If there is one thing that the recent discussions about the proposed skilled nursing facility for veterans has made plain, it is that the local medical establishment is strained providing elder care.
Whether or not Buffalo is eventually the home of the proposed skilled nursing facility, it is undeniable that our community’s population is aging, and that aging population will require new and different medical and personal care.
According to the American Society on Aging, people living to age 65 in the United States will have an average life expectancy of an additional 20 years. Less exciting is that even if remaining independent and living at home, seven out of 10 of us will likely need assistance for three of those years – that could mean anything from in-home assistance with meal preparation and bathing to assisted living to nursing home care.
Johnson County is likely to feel this need for elderly care acutely as our county’s population is aging faster than both the state and national average, according to the recently completed socioeconomic profile of Johnson County.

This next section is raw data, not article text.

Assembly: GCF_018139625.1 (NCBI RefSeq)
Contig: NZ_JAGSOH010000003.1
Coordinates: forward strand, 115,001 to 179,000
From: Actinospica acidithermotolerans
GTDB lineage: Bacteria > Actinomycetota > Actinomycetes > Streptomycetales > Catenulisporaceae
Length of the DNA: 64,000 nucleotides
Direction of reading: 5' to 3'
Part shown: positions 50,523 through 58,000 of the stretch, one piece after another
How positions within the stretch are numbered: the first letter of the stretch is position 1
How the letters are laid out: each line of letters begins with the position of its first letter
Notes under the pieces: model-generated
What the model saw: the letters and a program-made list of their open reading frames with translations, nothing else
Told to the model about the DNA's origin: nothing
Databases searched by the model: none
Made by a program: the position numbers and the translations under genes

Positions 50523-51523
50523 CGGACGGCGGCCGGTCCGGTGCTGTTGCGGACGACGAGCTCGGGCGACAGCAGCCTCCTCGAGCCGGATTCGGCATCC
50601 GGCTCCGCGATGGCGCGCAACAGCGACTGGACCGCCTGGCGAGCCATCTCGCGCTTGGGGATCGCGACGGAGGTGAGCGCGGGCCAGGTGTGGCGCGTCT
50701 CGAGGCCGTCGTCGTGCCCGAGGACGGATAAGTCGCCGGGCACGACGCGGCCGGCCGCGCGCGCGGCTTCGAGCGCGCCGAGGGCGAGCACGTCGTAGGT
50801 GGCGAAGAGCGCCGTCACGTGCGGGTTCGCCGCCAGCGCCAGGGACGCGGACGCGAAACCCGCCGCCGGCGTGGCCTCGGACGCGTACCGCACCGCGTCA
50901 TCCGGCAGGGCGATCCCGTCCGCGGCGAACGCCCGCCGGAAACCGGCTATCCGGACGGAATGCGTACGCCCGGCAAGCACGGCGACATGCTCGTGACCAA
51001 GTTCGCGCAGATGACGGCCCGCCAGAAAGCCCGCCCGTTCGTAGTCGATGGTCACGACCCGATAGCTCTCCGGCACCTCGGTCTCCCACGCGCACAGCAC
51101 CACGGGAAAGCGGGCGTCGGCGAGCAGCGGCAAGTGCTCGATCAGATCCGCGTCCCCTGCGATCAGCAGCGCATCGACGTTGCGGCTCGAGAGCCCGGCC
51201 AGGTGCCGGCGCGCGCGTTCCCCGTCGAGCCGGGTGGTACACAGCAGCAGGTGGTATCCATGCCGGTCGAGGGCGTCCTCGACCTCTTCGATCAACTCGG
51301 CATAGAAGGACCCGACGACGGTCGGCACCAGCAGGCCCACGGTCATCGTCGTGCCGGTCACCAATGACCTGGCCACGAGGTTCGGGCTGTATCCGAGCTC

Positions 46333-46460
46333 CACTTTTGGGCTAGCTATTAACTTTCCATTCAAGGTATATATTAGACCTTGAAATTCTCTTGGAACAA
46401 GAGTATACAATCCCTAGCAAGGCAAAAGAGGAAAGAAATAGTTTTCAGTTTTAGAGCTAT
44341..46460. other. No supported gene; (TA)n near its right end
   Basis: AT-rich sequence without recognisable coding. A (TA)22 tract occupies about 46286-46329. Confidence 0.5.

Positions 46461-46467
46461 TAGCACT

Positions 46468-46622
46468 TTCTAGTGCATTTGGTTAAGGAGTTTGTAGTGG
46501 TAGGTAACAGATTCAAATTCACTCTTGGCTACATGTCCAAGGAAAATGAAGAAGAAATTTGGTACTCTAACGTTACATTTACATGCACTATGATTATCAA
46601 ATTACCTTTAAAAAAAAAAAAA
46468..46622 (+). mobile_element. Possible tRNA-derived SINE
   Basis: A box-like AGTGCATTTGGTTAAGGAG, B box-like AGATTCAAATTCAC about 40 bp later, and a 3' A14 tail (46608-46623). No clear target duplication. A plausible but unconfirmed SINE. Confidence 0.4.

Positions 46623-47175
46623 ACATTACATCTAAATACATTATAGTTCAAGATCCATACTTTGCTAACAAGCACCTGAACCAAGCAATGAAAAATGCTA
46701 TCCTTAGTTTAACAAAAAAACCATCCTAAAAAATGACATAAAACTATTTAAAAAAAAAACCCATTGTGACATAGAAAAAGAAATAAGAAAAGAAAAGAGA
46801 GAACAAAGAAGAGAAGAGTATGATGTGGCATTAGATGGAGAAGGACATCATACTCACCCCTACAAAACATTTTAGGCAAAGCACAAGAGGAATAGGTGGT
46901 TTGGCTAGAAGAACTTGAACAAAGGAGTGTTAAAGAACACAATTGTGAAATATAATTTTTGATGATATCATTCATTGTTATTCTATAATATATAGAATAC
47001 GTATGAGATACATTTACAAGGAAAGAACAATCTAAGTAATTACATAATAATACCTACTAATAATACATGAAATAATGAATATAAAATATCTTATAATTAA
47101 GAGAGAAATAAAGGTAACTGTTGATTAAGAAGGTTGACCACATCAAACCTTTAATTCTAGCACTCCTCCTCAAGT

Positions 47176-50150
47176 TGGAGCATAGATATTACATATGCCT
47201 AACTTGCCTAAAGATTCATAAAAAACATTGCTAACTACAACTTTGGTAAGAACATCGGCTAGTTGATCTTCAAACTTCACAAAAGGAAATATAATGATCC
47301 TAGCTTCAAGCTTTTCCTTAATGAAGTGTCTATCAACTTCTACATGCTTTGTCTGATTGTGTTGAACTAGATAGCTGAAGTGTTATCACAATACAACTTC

Throughout the discussions about the proposed facility, stakeholders have pointed out the gaps in care available locally, specifically limited access to medical specialists, as well as the shortage of workers to staff caregiving jobs. We should view this as an opportunity to be proactive in creating the kind of systems, infrastructure and facilities that will be required to care for our aging population.
Spurred by the proposed skilled nursing facility, members of the medical community and hospital board have met with members of government and other stakeholders. We hope these discussions can be a catalyst for ongoing conversations about how our community can care for the elderly in an effective, dignified manner.
Doing so will require us to think much more broadly about elder care and community approaches to elder care. We will have to think of elder care beyond the medical field and consider approaches that integrate community and clinical care for services that produce the greatest health benefits for the dollars spent.
Our community leaders must think of elder care as a spectrum of services that aims to keep people both mentally and physically healthy and integrated into the community. This includes everything from the BATS bus, which provides independence for many seniors, to services provided by the Buffalo Senior Center and the YMCA, to nursing home care at Amie Holt Care Center.